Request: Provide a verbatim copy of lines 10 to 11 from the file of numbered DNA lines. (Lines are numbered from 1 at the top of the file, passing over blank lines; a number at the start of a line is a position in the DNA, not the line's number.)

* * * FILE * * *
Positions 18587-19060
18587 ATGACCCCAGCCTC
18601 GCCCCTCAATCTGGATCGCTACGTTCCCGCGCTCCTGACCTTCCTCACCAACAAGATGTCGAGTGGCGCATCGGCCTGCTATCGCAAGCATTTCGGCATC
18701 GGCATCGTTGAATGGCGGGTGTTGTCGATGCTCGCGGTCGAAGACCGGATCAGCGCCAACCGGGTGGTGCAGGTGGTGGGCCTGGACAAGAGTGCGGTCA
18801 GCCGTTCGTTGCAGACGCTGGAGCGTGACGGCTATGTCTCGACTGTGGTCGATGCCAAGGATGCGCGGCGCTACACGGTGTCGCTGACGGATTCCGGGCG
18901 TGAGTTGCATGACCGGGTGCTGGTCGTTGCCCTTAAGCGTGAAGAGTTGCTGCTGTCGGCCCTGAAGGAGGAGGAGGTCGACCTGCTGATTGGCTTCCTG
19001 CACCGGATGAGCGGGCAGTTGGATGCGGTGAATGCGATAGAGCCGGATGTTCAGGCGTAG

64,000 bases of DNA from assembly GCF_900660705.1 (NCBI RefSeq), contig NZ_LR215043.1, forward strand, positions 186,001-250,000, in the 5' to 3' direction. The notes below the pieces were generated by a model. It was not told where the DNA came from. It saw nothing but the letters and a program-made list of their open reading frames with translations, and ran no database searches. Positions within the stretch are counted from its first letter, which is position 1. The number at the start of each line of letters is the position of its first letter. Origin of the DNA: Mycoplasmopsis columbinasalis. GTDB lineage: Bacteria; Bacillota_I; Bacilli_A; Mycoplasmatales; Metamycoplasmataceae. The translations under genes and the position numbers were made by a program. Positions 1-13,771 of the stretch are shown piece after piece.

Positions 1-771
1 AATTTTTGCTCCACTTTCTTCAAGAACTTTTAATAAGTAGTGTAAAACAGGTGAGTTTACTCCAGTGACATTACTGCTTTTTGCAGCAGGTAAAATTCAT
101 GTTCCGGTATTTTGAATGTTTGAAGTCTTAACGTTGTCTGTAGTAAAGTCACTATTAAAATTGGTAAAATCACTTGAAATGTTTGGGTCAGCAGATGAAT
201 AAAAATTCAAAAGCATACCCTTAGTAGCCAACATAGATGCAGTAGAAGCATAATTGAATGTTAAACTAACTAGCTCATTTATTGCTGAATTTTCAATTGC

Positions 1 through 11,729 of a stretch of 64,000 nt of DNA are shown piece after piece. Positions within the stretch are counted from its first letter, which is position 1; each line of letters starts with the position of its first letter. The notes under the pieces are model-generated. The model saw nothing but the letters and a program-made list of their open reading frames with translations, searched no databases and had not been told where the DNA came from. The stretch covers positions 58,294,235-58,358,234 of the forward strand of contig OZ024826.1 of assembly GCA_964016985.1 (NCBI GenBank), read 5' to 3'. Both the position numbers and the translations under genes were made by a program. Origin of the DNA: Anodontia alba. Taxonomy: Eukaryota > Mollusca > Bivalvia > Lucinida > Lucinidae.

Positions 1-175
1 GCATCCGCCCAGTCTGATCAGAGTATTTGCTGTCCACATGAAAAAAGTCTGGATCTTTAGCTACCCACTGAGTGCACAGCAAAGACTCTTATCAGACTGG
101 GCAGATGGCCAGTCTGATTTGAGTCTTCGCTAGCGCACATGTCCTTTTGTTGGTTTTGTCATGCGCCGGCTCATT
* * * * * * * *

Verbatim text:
1 AATTTTTGCTCCACTTTCTTCAAGAACTTTTAATAAGTAGTGTAAAACAGGTGAGTTTACTCCAGTGACATTACTGCTTTTTGCAGCAGGTAAAATTCAT
101 GTTCCGGTATTTTGAATGTTTGAAGTCTTAACGTTGTCTGTAGTAAAGTCACTATTAAAATTGGTAAAATCACTTGAAATGTTTGGGTCAGCAGATGAAT